By now anyone who watches TV news or Jimmy Kimmel, anyone who goes online or has a social media presence, knows that a Minnesota dentist named Walter J. Palmer killed Cecil, a 13-year-old black lion at Hwange National Park in Zimbabwe in early July. The reaction from Americans has not been a good one for Dr. Palmer—and with good reason. He not only shot Cecil the lion with a crossbow, he and his guides did eight egregious things that true hunter disdain. They:
- Possibly paid and took $54,000 in bribes as bribes so he could hunt an animal that was a well-known and beloved mascot for the park
- Used a dead animal tied to a vehicle to lure Cecil out of Hwange National Park, where he was protected, into territory where they could shoot him.
- Ignored the transponder collar around Cecil’s neck that indicated he was a research subject.
- Used a spotlight to illuminate the shot.
- Shot him with an arrow so badly that they had to track Cecil for two days before Dr. Palmer could finish him off with a gun.
- Decapitated and skinned Cecil for trophies that he could take back to the United States.
- Tried to destroy Cecil’s tracking collar (but failed, which is how the Oxford University researchers found the body)
- Left Cecil’s body to rot in the sun.
Reaction to the news of this offensive behavior has been swift and critical. Dr. Palmer has gone into hiding, his office is closed, no one answers the phone, and a makeshift memorial to Cecil has appeared in front of the office door. Dr. Palmer has been criticized brutally by Jimmy Kimmel on TV who called him “the most hated man in America who hasn’t advertised Jello Pudding on TV.” And social media is awash with comments about his manhood, his masculinity, and his need to overcompensate for anatomical deficiencies. They make @jimmykimmel’s criticisms sound tame.
Puzzled By The Need to Kill
Like Mr. Kimmel and many people reading this story, I am puzzled by the need to kill animals and don’t understand the “thrill” that may come from doing so. I get a thrill out of watching wildlife. We don’t get black lions here in Massachusetts but I enjoy the touch of wildness that comes from seeing deer, wild turkeys, fisher cats, beavers, woodchucks, and coyotes, as well as hawks, ospreys, and great blue herons going about their lives. It’s like having a little BBC special in my backyard or alongside the road on my way home. We have also traveled to see and photograph elk, moose, humpback whales, eagles, orcas, Stellar’s sea lions, and sea otters in their natural habitat. We have never once felt the urge to pull a trigger or launch an arrow.
What does killing one of these animals accomplish except to destroy the wildness and turn natural grace and beauty into a motionless mound of fur with dull eyes? Dr. Palmer has registered 43 kills with the Safari Club International, including bear, rhinoceros, elk, bighorn sheep, leopard, and lion, so he must like killing a lot.
As I have said in my page about Why No Guns, I’m not anti hunting. If you are killing an animal to put meat on the table for your family and stock up the freezer for the winter, I wish you good tracking and a clean shot. I know that hunters respect the animals they shoot, whether with bow or gun, and pay license fees that help to conserve the animal population. They often believe in using the whole animal and appreciate the creature that sacrificed its life so that they might eat.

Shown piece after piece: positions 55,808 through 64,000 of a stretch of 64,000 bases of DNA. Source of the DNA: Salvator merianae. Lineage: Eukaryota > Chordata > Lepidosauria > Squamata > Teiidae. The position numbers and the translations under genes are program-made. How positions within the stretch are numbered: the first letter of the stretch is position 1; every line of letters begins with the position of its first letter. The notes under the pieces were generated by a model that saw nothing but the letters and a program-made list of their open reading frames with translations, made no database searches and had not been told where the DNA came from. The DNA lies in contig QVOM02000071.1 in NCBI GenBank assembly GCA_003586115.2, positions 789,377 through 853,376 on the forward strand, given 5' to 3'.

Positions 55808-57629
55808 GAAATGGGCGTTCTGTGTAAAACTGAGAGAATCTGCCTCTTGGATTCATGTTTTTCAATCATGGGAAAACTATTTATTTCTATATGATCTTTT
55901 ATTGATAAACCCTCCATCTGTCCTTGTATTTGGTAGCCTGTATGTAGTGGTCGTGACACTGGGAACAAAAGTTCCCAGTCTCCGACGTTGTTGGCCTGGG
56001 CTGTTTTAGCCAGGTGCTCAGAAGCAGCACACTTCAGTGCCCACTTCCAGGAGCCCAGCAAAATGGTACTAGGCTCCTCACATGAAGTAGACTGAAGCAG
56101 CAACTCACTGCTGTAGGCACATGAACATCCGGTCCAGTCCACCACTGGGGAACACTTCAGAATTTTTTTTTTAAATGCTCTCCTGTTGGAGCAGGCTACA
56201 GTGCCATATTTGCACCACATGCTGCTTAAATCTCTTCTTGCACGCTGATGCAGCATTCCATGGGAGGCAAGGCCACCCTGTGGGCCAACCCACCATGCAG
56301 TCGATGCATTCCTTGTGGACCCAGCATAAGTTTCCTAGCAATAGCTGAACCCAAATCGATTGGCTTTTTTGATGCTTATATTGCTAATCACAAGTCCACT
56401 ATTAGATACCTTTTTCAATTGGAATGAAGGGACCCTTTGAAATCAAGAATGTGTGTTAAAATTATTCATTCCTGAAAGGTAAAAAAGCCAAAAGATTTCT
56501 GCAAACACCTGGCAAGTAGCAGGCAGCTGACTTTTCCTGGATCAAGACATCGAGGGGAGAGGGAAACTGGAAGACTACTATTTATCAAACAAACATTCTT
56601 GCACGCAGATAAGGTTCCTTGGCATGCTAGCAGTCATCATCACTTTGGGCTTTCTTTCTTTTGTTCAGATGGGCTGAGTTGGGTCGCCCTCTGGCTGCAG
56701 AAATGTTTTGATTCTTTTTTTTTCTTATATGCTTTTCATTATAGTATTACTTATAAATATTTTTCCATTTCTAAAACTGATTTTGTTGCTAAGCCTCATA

Trophy hunters are, in my book, the exact opposite. They kill for sport, for the thrill of it, and go after animals they can’t or won’t eat. They take heads and skins, sometimes antlers, tails and hooves, and leave the rest of the beast for the scavengers. Trophy hunters don’t respect the animals they “take” (a euphemism for kill) or they wouldn’t kill them unnecessarily. And Walter J. Palmer, who prided himself on his skills as a great hunter, made a really bad shot that caused Cecil two days of pain and suffering before finally murdering the lion. How is this sporting? How is it courageous? Is there a real hunter who would stand up and defend such despicable behavior?
Not the First Offense
And—this is the kicker—it’s not the first time Dr. Palmer has gotten into trouble for hunting outside the rules. In 2003 he was convicted of fishing without a license in Minnesota. In 2006 he killed a black bear 40 miles outside a permitted zone in northern Wisconsin. Then he and his friends took the carcass to a registration station where they lied about where they had killed the bear. Dr. Palmer was fined $3.000 and given a year’s probation for the offense.
He may have considered that penalty just a cost of doing his dirty business. After all, if you’re willing to pay over $50,000 to African guides, you’ve got money to throw around. And if you’re not too concerned about inconveniences like rules, regulations, fishing licenses, hunting permits and national park boundaries, then the world is your game park.
Fortunately, the consequences of killing Cecil are likely to be a lot more severe for Dr. Palmer and his two hunting guides. Theo Bronchorst and Honest Tryvore Ndlovu have been arrested and charged with killing the lion illegally, also known as poaching. Dr. Palmer is in seclusion and ducking the consequences of his actions. He issued a statement saying that he had trusted his guides and depended on them to do things legally.
I think he should be extradited to Zimbabwe to face the legal consequences of poaching a lion out of a National Park, an act that will probably also result in the death of all the cubs in Cecil’s pride. That’s what the next strongest male lion typically does when he takes over a pride that has lost its leader. The penalty is up to 15 years in a Zimbabwean prison.
In the meantime you can sign a petition demanding justice for Cecil the lion and support The Wildlife Conservation Unit at wildcru.org.